A Look Ahead: Predictions for 2012

by Michael Haberman on January 12, 2012 · 1 comment

On January 16, 2012 I will be appearing as the guest on the Internet radio show Drive Thru HR that is hosted by Bryan Wempen and William Tincup. We will be talking about what I see ahead in human resources for the year 2012. This post gives you a preview of my look ahead at predictions for 2012.

Employment Laws

Unlike 2009, when the Democrats controlled the House of Representatives and introduced a great deal of employment legislation, 2012 will see very little activity on employment laws. Bills may be introduced but they will not have any chance of passage. However, that does not mean that there will be no activity on the employment law front.

Rules changes and accelerated levels of enforcement on the part of the U.S. Department of Labor, the Equal Employment Opportunity Commission (EEOC), and the Office of Federal Contract Compliance Programs (OFCCP) will provide plenty of challenges for employers. These include:

Worker Misclassification:

The USDOL will continue to press heavily on misclassification of workers. They will continue to look at whether employees are properly classified as exempt or nonexempt. Penalties for misclassification will increase with willful misclassification being the issue. Also, workers misclassified as independent contractors will also be a hot button.  The misclassification of workers is an issue that promises to receive more scrutiny in 2012. In mid-2011 the IRS unveiled an opportunity for eligible employers to voluntarily reclassify workers as employees in exchange for partial tax relief from past federal employment taxes. In late 2011, the U.S. Department of Labor agreed to work with the IRS, as well as several states, to share information and coordinate enforcement to ensure that employees receive protections they are entitled to under federal and state law. Legislation in several states to increase fines for worker misclassification may also impact employers in 2012.

Outreach to employees to get them to report employers:

With the We Can Help Program and the smart phone Timesheet application the DOL has increased its efforts to get employees to report their employees. Along with that effort the USDOL has teamed with the American Bar Association to refer complaining employees to plaintiff’s attorneys early in the process of suing their employer. Additionally they have been more aggressive in dealing with employers who have “retaliated” when employees have complained about wages.

Federal Contractors:

The OFCCP has just put out rules for comment that will radically change how contractors have to deal with disabilities. There will be much more paperwork, expense and a push to hire disabled employees, even those with severe disabilities. While not a bad goal the definitions and levels of hiring, and the penalties for not doing may prove to be burdensome.

EEOC:

The number of discrimination cases may rise steeply in 2012 especially in the areas of retaliation and in disability. The broadened definition of “disability” brings into play another potential 4,000,000 plus workers, especially those baby boomers who have aged into medical problems. Attorneys report that retaliation cases are much more difficult to defend and put a much greater paperwork and documentation burden on employers.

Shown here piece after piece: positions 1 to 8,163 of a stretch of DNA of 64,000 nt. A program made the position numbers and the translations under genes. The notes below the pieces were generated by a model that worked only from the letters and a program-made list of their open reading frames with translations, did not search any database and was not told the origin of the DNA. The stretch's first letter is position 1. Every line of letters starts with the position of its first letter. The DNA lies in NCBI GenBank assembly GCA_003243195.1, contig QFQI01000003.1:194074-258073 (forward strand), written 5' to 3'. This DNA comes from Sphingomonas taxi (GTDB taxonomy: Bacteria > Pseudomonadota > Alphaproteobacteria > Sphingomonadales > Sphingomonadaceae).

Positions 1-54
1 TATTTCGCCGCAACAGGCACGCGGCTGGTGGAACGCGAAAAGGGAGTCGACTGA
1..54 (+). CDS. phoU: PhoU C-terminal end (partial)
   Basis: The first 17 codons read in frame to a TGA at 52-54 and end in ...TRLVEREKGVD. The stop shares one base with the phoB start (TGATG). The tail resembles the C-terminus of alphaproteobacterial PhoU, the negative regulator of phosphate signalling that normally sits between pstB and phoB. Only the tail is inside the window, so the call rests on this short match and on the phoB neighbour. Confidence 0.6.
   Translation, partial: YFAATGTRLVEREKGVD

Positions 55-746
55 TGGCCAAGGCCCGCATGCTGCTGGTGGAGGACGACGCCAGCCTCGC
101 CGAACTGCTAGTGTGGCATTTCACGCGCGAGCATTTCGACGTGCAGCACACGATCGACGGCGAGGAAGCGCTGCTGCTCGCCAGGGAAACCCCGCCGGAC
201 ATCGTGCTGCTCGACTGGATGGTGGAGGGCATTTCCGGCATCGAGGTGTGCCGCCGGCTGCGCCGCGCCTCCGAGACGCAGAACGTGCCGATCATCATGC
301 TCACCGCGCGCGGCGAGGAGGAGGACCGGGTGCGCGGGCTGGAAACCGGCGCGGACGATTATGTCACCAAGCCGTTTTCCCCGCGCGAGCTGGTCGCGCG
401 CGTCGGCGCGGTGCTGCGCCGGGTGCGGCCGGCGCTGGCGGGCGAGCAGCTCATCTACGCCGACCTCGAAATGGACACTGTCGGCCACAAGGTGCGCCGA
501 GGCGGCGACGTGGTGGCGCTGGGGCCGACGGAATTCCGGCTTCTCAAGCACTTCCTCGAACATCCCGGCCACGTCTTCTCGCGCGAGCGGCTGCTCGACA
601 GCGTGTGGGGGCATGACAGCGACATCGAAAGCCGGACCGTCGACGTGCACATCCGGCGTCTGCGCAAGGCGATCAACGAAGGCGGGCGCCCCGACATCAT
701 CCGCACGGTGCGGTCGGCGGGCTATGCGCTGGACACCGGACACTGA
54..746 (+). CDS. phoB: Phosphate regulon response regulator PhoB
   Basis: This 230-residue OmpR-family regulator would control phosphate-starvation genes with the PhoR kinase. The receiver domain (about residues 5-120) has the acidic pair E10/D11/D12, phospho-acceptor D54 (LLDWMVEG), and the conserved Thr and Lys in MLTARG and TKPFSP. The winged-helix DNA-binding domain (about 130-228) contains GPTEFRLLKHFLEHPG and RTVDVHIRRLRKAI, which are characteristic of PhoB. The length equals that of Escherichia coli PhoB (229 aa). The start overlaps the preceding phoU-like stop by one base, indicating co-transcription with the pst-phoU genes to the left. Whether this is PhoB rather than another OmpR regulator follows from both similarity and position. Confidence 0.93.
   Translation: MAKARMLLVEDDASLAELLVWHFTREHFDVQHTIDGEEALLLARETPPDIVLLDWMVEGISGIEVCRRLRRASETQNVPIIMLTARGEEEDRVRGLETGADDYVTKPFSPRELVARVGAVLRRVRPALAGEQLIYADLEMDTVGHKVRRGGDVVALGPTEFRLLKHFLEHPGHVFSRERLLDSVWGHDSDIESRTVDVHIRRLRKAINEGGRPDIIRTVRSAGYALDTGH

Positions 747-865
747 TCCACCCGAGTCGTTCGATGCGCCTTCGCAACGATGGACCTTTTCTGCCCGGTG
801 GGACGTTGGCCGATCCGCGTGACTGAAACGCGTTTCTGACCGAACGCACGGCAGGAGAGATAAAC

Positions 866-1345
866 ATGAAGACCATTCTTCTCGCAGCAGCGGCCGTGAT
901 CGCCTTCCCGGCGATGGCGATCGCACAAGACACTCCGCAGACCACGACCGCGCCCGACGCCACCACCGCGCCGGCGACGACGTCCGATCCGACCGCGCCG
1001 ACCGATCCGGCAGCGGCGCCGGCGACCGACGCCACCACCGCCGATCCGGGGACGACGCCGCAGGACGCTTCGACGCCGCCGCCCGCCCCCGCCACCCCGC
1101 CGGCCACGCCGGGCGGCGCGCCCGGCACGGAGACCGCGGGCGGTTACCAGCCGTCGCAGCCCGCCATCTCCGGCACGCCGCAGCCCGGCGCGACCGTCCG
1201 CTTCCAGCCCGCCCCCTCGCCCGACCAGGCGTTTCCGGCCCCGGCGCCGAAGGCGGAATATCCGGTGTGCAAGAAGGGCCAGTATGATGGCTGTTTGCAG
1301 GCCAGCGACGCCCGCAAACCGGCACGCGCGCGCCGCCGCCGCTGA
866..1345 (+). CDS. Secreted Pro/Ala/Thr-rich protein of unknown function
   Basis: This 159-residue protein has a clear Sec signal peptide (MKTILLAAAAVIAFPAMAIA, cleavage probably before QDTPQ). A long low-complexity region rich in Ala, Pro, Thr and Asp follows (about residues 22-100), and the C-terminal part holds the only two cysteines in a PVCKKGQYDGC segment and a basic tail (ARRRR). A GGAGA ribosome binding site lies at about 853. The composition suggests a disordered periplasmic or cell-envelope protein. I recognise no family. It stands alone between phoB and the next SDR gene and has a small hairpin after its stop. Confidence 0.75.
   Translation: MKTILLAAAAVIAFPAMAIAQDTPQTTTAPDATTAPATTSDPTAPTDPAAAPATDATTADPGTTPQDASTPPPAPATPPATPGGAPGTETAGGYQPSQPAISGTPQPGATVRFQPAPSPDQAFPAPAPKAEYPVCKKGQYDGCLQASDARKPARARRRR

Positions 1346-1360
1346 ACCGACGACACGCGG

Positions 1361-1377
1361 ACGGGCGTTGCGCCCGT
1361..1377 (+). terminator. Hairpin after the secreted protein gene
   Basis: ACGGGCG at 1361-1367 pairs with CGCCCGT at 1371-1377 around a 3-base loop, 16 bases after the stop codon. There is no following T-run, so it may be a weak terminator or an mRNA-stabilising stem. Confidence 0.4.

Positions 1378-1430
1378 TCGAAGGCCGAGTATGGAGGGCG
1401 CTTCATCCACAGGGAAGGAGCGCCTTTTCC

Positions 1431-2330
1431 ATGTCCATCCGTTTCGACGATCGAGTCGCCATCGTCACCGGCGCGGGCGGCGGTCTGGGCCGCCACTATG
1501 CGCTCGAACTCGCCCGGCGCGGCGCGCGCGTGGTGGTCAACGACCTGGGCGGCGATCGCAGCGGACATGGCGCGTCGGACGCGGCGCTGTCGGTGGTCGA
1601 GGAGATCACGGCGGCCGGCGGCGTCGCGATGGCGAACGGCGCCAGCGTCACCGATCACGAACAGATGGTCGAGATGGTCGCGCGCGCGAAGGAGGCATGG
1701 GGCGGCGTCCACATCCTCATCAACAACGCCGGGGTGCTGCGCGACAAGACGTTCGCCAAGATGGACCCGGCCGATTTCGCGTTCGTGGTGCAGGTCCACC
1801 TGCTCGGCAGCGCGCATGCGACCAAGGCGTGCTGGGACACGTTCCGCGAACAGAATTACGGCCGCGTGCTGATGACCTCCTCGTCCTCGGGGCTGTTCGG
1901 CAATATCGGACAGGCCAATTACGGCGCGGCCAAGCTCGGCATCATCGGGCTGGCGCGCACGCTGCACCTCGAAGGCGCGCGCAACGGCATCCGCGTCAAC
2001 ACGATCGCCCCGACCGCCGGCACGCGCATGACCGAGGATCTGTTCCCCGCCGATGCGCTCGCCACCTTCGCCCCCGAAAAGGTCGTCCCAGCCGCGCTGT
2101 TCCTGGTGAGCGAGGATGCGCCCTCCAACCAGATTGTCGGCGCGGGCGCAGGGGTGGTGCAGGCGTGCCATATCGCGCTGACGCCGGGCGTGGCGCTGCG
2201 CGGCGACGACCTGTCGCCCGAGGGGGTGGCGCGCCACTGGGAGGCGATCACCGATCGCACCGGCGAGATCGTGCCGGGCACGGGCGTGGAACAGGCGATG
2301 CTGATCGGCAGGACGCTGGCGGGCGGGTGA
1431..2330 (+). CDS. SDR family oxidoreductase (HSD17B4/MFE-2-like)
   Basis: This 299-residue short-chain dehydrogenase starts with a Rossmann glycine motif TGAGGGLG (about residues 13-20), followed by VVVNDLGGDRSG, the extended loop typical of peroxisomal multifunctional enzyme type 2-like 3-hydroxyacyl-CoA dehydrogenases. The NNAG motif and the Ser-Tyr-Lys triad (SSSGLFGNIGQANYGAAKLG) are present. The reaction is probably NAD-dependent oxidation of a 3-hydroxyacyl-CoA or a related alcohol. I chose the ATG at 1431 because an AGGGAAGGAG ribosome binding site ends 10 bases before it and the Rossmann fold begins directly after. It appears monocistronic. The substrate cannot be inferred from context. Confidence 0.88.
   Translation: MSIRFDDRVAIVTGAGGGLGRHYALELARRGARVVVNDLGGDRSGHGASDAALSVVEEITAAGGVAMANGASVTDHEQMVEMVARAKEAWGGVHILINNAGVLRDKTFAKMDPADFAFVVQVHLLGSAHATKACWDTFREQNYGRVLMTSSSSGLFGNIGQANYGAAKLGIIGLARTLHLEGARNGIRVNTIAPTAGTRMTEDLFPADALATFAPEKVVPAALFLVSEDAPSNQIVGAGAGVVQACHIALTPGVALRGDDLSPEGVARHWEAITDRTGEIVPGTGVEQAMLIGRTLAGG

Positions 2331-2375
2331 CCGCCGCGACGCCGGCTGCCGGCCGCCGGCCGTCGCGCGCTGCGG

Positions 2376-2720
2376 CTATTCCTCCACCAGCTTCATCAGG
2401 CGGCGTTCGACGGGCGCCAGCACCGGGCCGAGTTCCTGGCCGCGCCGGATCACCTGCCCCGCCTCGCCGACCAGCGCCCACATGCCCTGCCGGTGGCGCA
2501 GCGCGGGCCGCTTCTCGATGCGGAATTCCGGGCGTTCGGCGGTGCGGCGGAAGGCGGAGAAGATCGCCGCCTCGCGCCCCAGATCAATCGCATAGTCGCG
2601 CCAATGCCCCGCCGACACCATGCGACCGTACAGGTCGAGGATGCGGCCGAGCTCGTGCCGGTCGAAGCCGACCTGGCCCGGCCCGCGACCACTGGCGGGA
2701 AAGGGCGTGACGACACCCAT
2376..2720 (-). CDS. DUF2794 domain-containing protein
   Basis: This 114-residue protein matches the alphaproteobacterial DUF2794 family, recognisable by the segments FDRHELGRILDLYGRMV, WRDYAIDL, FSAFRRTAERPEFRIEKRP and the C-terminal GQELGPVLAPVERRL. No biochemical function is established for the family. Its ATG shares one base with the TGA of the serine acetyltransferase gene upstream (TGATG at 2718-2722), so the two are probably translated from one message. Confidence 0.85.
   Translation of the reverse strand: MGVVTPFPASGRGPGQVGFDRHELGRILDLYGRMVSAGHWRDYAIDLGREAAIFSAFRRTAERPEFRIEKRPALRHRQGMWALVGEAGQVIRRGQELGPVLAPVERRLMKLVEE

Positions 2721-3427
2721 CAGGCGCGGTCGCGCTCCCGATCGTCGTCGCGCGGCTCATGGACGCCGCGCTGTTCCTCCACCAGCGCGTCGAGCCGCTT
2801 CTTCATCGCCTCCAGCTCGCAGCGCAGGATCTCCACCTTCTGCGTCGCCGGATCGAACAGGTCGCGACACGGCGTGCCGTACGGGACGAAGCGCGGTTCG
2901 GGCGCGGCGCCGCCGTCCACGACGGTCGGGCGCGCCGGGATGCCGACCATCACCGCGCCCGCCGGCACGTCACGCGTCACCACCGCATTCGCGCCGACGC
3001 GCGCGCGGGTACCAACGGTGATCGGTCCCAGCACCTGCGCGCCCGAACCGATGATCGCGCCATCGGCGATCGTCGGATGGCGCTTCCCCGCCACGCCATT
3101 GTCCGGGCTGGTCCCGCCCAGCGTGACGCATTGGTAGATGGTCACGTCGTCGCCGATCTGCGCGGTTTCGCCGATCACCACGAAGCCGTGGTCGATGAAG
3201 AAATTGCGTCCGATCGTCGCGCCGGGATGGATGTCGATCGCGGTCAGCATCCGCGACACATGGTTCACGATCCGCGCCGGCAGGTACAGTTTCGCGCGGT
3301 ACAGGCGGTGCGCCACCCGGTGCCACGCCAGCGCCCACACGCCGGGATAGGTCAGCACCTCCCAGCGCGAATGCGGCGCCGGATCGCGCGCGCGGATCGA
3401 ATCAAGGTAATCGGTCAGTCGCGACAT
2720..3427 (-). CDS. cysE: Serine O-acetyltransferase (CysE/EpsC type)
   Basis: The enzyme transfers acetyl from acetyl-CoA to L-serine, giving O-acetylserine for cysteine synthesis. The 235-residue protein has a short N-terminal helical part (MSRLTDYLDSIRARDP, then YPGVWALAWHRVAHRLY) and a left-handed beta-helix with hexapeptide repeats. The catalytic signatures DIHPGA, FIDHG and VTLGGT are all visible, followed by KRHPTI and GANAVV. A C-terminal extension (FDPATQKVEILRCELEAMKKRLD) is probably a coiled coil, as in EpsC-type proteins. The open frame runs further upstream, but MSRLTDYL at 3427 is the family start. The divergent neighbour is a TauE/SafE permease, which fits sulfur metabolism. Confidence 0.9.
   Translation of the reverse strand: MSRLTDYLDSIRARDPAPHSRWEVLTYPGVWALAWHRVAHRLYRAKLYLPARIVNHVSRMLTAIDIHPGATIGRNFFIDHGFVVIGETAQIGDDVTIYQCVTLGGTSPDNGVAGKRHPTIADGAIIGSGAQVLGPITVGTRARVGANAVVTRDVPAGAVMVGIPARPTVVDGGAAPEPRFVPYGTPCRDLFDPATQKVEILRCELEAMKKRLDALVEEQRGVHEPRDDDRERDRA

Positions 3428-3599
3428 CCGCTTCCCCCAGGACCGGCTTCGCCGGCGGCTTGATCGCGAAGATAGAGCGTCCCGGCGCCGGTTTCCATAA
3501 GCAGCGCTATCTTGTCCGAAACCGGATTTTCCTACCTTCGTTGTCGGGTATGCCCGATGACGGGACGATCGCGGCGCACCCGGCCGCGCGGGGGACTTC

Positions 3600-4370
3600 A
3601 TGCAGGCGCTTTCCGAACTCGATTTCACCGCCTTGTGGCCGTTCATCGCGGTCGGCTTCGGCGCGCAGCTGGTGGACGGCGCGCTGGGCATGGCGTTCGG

National Labor Relations Board

There is no secret that the NLRB has become what many people describe as activist and heavily pro-union. Former board member Craig Becker ( a recess appointee last year) made the comment that new pro-union legislation was not needed since the NLRB could accomplish everything needed by rules changes. Since that time they have required employers to put pro-unionization posters up (currently delayed), sued company for trying to open a non-union plant (Boeing, the case has since been dropped), and have caused a great deal of turmoil with opinions on social media use as being protected concerted activity. Their activity will not abate in this election year.

Immigration

The push to clamp down on employers employing unauthorized workers will continue unabated in 2012 and may actually see an increase in ICE audits, especially in targeted industries such as restaurants and food service.

Job Growth and Employee Retention

Many signs point toward an improving economy and job growth in 2012 and 2013. This should be making many employers shake in their boots because of the predictions of massive job movement. Remember the estimates that as many as 75% of employees were unhappy and poised to leave? This was causing retention nightmares and had employers scrambling to improve how they dealt with their workers trying to improve morale. Well apparently it worked. A recent SHRM survey showed that over 75% of employees are satisfied with their jobs. So I don’t think we are going to see the massive job jumping that was expected, for a couple of reasons. First I don’t think people were really dissatisfied enough to have that many people want to leave. Secondly, I think people are still not sure of the strength of the economy. People will be hesitant to go to another job where they become the most recently hired thus putting them in the position of being the first let go if the economy once again become dismal.

Well there are my predictions for some of the human resources activity that may be seen in 2012. Tune in on January 16th to hear the discussion.

Click for Mike Haberman on Drive Thru HR

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